Acclimation Capacity Underlies Susceptibility to Climate Change

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Science  04 Jul 2003:
Vol. 301, Issue 5629, pp. 65
DOI: 10.1126/science.1083073

Recent reports have presented meta-analyses of global biological impacts of climate change (1, 2). However, there is debate as to the level of confidence ascribed to the certainty that global climate change has caused the observed biological changes (3). Two important considerations in the assessment of how climate change will impact organisms are (i) how close organisms are to their thermal limits in nature and (ii) an understanding of how organisms respond to increasing habitat temperatures, especially the degree to which organisms are able to adjust, or acclimatize, their thermal sensitivity.

Here, I report the effects of thermal acclimation on thermal limits of cardiac function in four congeneric species of marine invertebrates (Porcelain crabs, genus Petrolisthes) from different thermal habitats. Crabs in this genus are distributed throughout the eastern Pacific, from Alaska to Chile, and at all sites in this latitudinal range sympatric species have discrete patterns of vertical intertidal zonation (4). During low tide, these crabs remain under stones, where temperatures during hot, low tide periods have been shown to change over 20°C in 6 hours (4,5). Two of the species (P. gracilis and P. hirtipes) are endemic to the Northern Gulf of California, and the other two (P. cinctipes and P. eriomerus) are distributed in the cold-temperate zone of the northeastern Pacific (4). P. gracilis and P. cinctipes are upper intertidal zone species, P. hirtipes is a middle intertidal zone species, and P. eriomerus is found in and below the low intertidal zone (4). P. gracilis and P. hirtipes are in one phylogenetic clade that diverged ∼6 million years ago (Ma), and P. cinctipes and P. eriomerus are in a different clade with a divergence time of ∼13 Ma (4).

The upper and lower thermal limits of heart function (defined as CTmax and CTmin, respectively) (fig. S1) (5) were determined in specimens acclimated to 10°C temperature ranges (Fig. 1, A and B) (5). CTmax (Fig. 1A) and CTmin (Fig. 1B) values at either acclimation temperature were generally consistent with thermal microhabitat. CTmax values are at or near maximal habitat temperatures (Fig. 1, A and C) (4) in all species except for P. eriomerus. The striking result of this experiment is shown in Fig. 1C. The change in CTmax over the 10°C acclimation temperature range (ΔCTmax) decreased linearly among species in an inverse relation with maximal microhabitat temperature. In other words, the species that have evolved the greatest tolerance to high temperatures have done so at the expense of acclimation capacity of CTmax, and it is these species that will be the most susceptible to the smallest increases in microhabitat temperatures. The opposite effect was apparent for CTmin, where there was a positive correlation between ΔCTmin and maximal habitat temperature. These trends remained apparent after phylogenetic transformation of the data by independent contrasts analysis (5).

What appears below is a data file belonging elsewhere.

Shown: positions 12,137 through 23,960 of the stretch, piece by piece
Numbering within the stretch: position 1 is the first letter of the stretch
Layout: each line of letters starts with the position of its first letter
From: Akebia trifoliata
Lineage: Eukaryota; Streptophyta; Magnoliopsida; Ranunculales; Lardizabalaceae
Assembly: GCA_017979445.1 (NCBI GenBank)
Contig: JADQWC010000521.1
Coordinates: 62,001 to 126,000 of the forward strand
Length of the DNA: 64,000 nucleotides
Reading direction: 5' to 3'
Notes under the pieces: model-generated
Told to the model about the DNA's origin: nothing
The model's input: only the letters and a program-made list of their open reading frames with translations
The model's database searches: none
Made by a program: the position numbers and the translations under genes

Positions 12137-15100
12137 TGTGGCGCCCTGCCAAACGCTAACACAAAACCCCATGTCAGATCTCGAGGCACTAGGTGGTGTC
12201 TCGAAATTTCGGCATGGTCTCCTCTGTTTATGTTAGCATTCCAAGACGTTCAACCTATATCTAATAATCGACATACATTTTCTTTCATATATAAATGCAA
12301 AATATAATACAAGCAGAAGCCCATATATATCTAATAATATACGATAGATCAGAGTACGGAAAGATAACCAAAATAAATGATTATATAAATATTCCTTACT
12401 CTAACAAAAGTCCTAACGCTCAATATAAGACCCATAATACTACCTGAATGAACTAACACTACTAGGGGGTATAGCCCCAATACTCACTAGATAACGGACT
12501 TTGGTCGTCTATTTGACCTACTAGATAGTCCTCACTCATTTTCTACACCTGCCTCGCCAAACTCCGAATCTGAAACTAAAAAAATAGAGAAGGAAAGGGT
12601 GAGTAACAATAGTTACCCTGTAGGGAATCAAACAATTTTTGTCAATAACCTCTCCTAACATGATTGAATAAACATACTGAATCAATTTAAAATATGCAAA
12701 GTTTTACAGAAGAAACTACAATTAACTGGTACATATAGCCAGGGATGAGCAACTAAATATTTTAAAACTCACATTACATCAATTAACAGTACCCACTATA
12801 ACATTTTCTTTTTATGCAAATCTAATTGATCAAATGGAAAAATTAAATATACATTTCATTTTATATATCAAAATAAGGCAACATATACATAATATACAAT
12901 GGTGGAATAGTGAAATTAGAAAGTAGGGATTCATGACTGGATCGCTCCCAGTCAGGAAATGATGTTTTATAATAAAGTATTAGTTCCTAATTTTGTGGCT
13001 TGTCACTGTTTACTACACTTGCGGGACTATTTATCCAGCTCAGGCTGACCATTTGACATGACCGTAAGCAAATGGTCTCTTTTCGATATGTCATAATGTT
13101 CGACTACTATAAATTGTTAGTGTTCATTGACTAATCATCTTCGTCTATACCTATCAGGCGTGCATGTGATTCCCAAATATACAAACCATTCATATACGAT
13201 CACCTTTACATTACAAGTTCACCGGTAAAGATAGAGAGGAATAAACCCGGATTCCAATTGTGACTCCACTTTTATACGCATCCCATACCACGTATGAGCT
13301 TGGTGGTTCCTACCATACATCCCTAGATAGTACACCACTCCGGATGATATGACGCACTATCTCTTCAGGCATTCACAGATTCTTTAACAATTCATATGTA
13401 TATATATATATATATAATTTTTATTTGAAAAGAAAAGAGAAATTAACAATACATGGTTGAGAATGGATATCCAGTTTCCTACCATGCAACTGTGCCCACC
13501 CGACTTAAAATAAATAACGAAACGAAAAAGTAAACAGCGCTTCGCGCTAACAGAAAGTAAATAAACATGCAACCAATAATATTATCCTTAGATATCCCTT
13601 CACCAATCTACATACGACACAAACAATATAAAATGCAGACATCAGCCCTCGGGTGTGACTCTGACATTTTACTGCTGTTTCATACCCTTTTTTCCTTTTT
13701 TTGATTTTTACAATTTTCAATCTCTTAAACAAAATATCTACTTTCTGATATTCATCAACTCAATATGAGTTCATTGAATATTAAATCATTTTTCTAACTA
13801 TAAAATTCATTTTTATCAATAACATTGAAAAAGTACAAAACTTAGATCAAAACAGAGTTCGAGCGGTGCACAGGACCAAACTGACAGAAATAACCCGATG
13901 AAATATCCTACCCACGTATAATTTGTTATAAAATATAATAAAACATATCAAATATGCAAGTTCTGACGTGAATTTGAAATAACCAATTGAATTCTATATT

Fig. 1.

(A) Upper thermallimits (CT-max, fig. S1A) and (B) lower thermal limits (CTmin, fig. S1B) of cardiac function at two acclimation temperatures separated by 10°C. Low acclimation temperatures (T) were set to normalwintertime sea surface temperatures at the respective collection locations (4); T = 8°C for the two temperate species, P. cinctipes and P. eriomerus; T = 15°C for the two species from the Northern Gulf of California, P. gracilis and P. hirtipes. Acclimations were ≥4 weeks in each case. Each data point is the mean ± 1 SE; n = 5 to 6 individuals. Asterisks indicate significant differences between T and T+10 values for each species (t test, P < 0.05). (C) The change in CTmax and CTmin over the 10°C acclimation range for each species, plotted as a function of maximal habitat temperatures (4). Each data point is the difference in means of CTmax or CTmin for one species. Linear regression (dashed lines) was significant (P = 0.0044) for CTmax but not for CTmin (P = 0.11).

The prediction generated from these results is that the Petrolisthes species that would be impacted the most with increased warming would be those from the Northern Gulf of California. The capacity for acclimation of CTmax in P. gracilis is less than the estimated average amount of global warming that has already occurred (2), and thus this species may have already been impacted by climate change. There is evidence that P. cinctipes has been affected by climate-related increases in thermal microhabitat. An analysis of long-term changes in species composition of the intertidal invertebrate community in Monterey, California, reported that the abundance of P. cinctipes has dramatically declined during a period of 60 years associated with increasing thermal stress levels (6). If a relatively long-term set of data existed for P. gracilis and P. hirtipes in the Gulf of California, similar changes in abundance would have likely been observed. Thus, by understanding the biological bases that underlie the responses of organisms to increasing habitat temperature, we can increase our certainty of the direct impacts that climate change has on life in nature.

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Materials and Methods

Fig. S1


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